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ETEC 511 History of Educational Technology: Discourse Leadership:
Learning Module: Overview :: Audio - Paul & Petrina (2002) :: Reading #1 - Moody (1999) :: Reading #2 - Petrina (2004) :: Reading #3 - Petrina (2002) :: Wiki Activity :: Twitter BackChannel Discussion :: Conclusion
DLG Foundations: Learning Theory :: References

Created and Facilitated by: Rachel Bronk, Sharon Hann, Emily Jarvis, Aaron Mueller and Andrew Olson

Wiki Activity

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One of the best ways to reflect on the history of educational technology is to reflect on your own experience. Any good historian works with timelines in order to make sense of an issue, so we invite you to add to our timeline below with a response to the following questions (you might be able to address one or both):

1. What educational technology that you have used used - as a teacher, facilitator, designer or student - worked exceptionally well?

2. What educational technology that you have used did not work well at all?

Please do your best to "plot" your thoughts in the appropriate category. We encourage you to add links to related articles or images.


Over the course of two years, I created an Educational Wiki at Wetpaint for a Sustainability and Stewardship module for my science students. The layout and user-friendly navigation for both learners and instructor made the experience a memorable one for my students. It worked very well and the feedback from students was overwhelmingly positive.

Sustainability.jpg Wetpaint.jpg

Overall, it was a great experience and I was able to collaborate with other teachers from all over the world in order to create a unique and worthwhile learning experience for my students. (Omar R.)

Notable technologies that I have used with great results in the last couple of years are Inspiration mapping software (for outlining units, assignments, brainstorming activities, review purposes) and Smartboards. As a math teacher, the advantage of the Smartboard cannot be understated - especially for geometry activities using software such as Geometer's sketchpad! Students are much more into it, than they are sitting at their own computers and following along on the projector or on their own. Emily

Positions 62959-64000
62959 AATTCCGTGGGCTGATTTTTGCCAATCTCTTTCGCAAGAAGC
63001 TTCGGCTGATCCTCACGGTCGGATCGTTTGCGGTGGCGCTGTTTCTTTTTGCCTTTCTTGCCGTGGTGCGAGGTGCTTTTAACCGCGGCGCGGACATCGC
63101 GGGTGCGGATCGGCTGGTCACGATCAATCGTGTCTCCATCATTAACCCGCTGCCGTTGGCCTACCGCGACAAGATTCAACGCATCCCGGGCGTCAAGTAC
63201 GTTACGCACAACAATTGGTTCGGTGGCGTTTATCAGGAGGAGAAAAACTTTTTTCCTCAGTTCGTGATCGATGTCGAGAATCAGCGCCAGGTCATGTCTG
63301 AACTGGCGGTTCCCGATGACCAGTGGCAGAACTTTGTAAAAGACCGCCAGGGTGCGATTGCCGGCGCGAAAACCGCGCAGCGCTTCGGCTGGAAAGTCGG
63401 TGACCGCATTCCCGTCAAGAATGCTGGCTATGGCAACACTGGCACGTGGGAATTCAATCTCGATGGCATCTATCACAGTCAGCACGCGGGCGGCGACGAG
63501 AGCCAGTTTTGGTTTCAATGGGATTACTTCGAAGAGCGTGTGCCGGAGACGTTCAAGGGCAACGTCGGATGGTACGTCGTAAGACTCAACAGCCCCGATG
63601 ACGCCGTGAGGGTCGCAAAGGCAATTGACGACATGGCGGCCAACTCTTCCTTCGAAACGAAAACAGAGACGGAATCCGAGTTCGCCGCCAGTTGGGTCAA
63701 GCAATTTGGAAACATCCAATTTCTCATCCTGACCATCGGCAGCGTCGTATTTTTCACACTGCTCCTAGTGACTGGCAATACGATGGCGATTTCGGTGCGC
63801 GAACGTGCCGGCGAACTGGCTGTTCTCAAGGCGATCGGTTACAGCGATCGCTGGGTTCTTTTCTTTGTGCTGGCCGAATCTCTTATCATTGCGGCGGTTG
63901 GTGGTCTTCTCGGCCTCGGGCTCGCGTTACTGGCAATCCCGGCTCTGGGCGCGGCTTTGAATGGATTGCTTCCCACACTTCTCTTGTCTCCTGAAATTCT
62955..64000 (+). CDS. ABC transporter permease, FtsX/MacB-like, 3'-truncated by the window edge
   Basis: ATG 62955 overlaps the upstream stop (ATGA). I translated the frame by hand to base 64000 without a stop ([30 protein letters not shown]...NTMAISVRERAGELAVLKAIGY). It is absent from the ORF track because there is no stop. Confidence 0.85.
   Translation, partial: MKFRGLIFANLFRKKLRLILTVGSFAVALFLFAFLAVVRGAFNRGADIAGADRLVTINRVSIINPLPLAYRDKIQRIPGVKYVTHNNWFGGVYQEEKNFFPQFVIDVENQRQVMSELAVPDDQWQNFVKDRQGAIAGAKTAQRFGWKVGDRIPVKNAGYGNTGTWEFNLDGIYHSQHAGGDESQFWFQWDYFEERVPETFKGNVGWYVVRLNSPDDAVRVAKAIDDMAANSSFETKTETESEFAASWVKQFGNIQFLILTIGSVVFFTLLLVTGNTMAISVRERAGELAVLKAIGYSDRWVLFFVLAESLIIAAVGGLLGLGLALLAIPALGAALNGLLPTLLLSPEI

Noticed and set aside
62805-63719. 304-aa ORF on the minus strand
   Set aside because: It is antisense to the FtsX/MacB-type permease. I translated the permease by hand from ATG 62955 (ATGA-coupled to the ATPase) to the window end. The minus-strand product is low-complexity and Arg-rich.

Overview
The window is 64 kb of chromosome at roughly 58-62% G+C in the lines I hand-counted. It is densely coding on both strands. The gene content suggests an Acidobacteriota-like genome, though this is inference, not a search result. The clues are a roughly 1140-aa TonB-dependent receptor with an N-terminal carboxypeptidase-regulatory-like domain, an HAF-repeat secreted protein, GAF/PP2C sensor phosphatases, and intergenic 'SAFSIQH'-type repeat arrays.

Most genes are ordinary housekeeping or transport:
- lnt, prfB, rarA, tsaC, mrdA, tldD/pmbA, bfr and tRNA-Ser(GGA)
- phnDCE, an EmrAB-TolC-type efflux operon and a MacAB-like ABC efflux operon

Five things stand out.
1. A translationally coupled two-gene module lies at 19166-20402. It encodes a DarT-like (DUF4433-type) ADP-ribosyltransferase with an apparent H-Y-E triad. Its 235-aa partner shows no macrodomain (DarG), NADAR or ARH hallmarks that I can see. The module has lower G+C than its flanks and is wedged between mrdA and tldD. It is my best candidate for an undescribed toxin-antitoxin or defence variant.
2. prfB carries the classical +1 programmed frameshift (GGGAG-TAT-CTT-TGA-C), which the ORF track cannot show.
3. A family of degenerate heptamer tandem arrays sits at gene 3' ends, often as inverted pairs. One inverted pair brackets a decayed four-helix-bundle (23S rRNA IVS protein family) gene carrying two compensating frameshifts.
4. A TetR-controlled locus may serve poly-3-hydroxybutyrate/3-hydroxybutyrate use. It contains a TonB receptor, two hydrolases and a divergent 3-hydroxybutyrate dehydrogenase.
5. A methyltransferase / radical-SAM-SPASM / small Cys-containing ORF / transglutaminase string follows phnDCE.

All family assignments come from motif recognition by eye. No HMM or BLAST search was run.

When I first saw this activity, the memory that jumped to the forefront on the 'crappy applications' topic was the career software 'Choices' that I used in junior and senior high school (this spans back into the 80s as well. I remember looking at the career options that it generated for me, and feeling like it was pretty limited - I think my options were 'fighter pilot' or 'electrical engineer.' Way to open up my prospects!! Emily


In the 1980's I was a young student in grade 3. It was my job, as a smart little 8 year old to take the one copy of "Math Blaster" we had in the school (5.1/4 floppy version) and go to the computer lab of 20 Apple IIe's and boot them all up!


As students we loved this math game, as the asteroids flew towards earth, they had a math question needing to be answered so you could blow up the asteroid. Very behaviourist, and definitely a version of Pressey's automatic teacher!


Another great game from back in the day was the game Oregon Trail. You had to start out with how much of your precious money you would spend on supplies (Oxen, Ammo, Meat, Clothes, Extra wagon wheels, etc) and then you would set out and try to make it all the way to Oregon, but mostly you and your family just died along the way. I think the hunting mini-game within this game might have been the very first, First-person-Shooter! (FPS)


I find it really funny I was a lab tech way back before I could really tie my own shoes!